P9 and first points for Sophia Floersch in DTM
In a wild first race at Assen, Sophia Floersch made her way up the field to finish P9 and secured her first points in DTM - with also Esmee Hawkey scoring her first points of the season in P11.
“It has been a tough year for me as the level in DTM is extremely high. But it is getting better and better.” With these words, Sophia Floersch went into the sixth round of the DTM season - her first in one of the most competitive GT3 championships in the world. Floersch, who is also combining a program in World Endurance Championship and has raced in the last two editions of the 24 Hours of Le Mans, is moving her first steps in GT3 cars, amidst a field of the most experienced racers in the business and having started the season with the revolutionary "Space Drive" steer-by-wire system - an experimental steering system that features no mechanical links with the front wheels. The young German had a challenging first few rounds but continued to learn despite a series of unfortunate technical issues that hampered her first half of the season. At the wheel of the #99 Audi R8 LMS GT3 Evo by ABT Sportsline, Floersch can count on two massively experienced teammates such as Kelvin van der Linde - who entered the Dutch round as the championship leader - and DTM veteran Mike Rockenfeller. “Kelvin van der Linde is a very good GT3 driver." - explained Floersch on the eve of the event. "He is fast in every race. He is leaving nothing untested, but there is still a long way to go with different tracks until the battle for the title has been decided.” Also in her first season in DTM is 23-year old British driver Esmee Hawkey. Having joined the field in a last minute deal with T3 Motorsport, Hawkey has often shown great speed in qualifying and impressed in the first half of the season with a streak of positive results just outside the points scoring positions. Heading to the 4.555 km-long TT Circuit Assen, Hawkey feels like she was about to tackle her home race: “I’m looking forward to getting out on track here at Assen,” Esmee said. “I’m excited to experience it in a GT3 car. I always enjoy coming to the Netherlands, it will be like my home race this weekend as my mother is Dutch and I'll have some of my Dutch family here supporting me too which will be fantastic." The Deutsche Tourenwagen Master, this year in its first season adopting the cost-effective GT3 regulations, has made the trip to the Netherlands for 21 years, making the event one of the most popular on the calendar. Assen returned to the calendar in 2019, when Hawkey competed in W Series on the DTM support package. "We held our own at the Red Bull Ring and fought through the field quite well. Assen is an equally fast track with some long straights and high-speed corners. I'm feeling motivated and ready for the weekend.” - added Esmee, at her first appearance in GT3 machinery at the track. “The track at Assen looks cool." - echoed Floersch. I am also preparing with data and videos and I hope to be able to find my rhythm more quickly like that.” “It is simply fascinating that spectators are admitted again, also into the paddock. Taking photos, making selfies, signing autographs, that is great.” Liam Lawson put his #30 AF Corse Ferrari on pole position on Saturday morning, edging Marco Wittmann (Walkenhorst BMW) and Maximilian Gotz (BWT Mercedes HRT). Both Floersch and Hawkey had issues with their cars in qualifying and lined up in P19 and P20 respectively. The latter reported a power box failure that prevented her from setting a competitive laptime: "There is so much more potential so we'll be fighting hard to be further up where we belong!" - she wrote.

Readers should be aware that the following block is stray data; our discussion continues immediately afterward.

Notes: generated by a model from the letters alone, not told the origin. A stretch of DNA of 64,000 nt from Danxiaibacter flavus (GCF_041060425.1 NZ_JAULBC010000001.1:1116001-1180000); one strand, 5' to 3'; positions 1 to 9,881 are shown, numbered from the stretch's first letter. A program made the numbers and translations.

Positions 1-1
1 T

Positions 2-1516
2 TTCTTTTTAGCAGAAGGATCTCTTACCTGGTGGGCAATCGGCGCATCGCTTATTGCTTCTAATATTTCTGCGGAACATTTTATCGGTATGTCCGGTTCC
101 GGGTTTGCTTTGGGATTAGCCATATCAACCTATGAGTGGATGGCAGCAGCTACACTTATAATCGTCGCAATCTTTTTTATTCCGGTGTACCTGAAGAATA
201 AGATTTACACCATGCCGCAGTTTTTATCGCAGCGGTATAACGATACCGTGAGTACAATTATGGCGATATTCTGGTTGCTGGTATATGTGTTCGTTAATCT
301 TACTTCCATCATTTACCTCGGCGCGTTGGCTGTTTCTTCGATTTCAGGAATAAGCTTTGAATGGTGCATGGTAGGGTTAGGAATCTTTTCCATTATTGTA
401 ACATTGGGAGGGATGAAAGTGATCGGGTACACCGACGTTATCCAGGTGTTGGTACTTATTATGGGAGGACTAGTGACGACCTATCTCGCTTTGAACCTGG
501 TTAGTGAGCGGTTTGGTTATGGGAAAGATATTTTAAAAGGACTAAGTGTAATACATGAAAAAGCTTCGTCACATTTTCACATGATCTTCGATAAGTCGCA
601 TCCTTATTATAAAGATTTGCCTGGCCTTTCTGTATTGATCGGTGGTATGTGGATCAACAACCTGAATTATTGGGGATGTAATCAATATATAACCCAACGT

When the lights went out, the front row of the grid hesitated, triggering a pile-up in the midfield that involved Arjun Maini, Daniel Juncadella, Vincent Abril among the others. Wittmann was also hit, as Gotz tried to take evasive action, with the main straight scattered of debris. Lawson, Wittmann and DTM rookie Mirko Bortolotti went side-by-side into the first corner, but it would be the New Zealander to retain the lead, followed by the T3 Motorsport Lamborghini guest entry of Bortolotti in his first ever DTM start before the Safety Car was deployed. Sophia Floersch had a safe start and made it out unscathed from the first lap in P17, just behind Hawkey, who had managed to get ahead of Rockenfeller on the first lap. The race resumed on lap 4 and Lawson had a great launch, despite having to watch his mirrors from Mirko Bortolotti. The Italian was more aggressive and made it into the lead one lap later, but his guest driver status meant that Lawson opted not to fight back. Gotz was struggling to get past Wittmann for third and pitted as soon as on lap 7: his undercut worked out perfectly and, once his rivals stopped in the following laps, he would jump ahead of both Wittmann and Lawson to take the virtual leadership of the early stoppers. Bortolotti's stop was also not as fast as Gotz's and the Italian would slot behind the Mercedes AMG GT3. Sophia Floersch and Esmee Hawkey pitted on lap 8 and 9 - rejoining the race in P13 and P16 once Alex Albon retired into the pits, as well as Nico Muller and Timo Glock. The Safety Car was back out again on lap 15 to remove a few debris left on track - messing up Kelvin van der Linde and Mike Rockenfeller's strategies: the two Audi ABT Sportsline drivers, in fact, had stayed out and were leading the race, with also Maximilian Buhk still having to pit in third. At the green flag Bortolotti fell behind Wittmann and Esmee Hawkey battled with Sophia Floersch: they made contact and the British driver spun off but rejoined the race. Esteban Muth (T3 Motorsport) was also looking aggressive in Lucas Auer's mirrors: from that fight, Christian Klien emerged with his JP Motorsport's McLaren, sneaking ahead of both. During the action-packed central phase of the race, Marco Wittmann reclaimed the virtual lead of the race with an elbows-out pass on Gotz, pushing the Mercedes drivers off in the gravel that also gained Lawson a position. Wittmann would receive a 5 second time penalty for the incident - leaving the BMW racer in a hurry to pass Rockenfeller and pull away. After a long battle, Wittmann eventually moved ahead of Rockenfeller - who continued to hold up the rest of the pack - and outstandingly extended his gap to over 5 seconds. Once Kelvin van der Linde finally pitted on lap 33, Wittmann's first place materialized, ahead of Bortolotti who had overtaken Lawson for second on the same lap. Sophia Floersch had a very solid race in P12: the German remained close to the pack and closed in on Muth in the final stages, to advance into tenth place once her teammates van der Linde and Rockenfeller pitted. Despite the spin, Hawkey also recovered in the final laps and moved into P11. After 35 laps, Marco Wittmann took an impressive victory for team Walkenhorst, overcoming a 5-second time penalty. At his first race in the series, Mirko Bortolotti was second across the line - but the 18 points for second place will go to Liam Lawson, third at the finish line but satisfied enough having just snatched the championship lead from Kelvin van der Linde. Gotz held on to fourth despite the late pressure by Christian Klien, with Sheldon van der Linde finishing sixth. Sophia Floersch was ninth across the line, gaining one position from Lucas Auer's time penalty due to a pit stop infringement. Floersch therefore scores her first points of her career in DTM - six valuable points ahead of tomorrow's second race in Assen. She was classified as the best Audi in the race - with the R8 having taken a toll from BoP. Esmee Hawkey equalled her best finish in the series and also scored her first points in P11, with guest drivers being effectively invisible in the standings and ineligible for points. Esmee described her first race of the weekend as bittersweet, having scored her first points but also being handed a 3 place grid drop tomorrow. DTM will hit the track again tomorrow morning for the second qualifying session at 10:00 CEST, while Race two will go green at 13.00 local.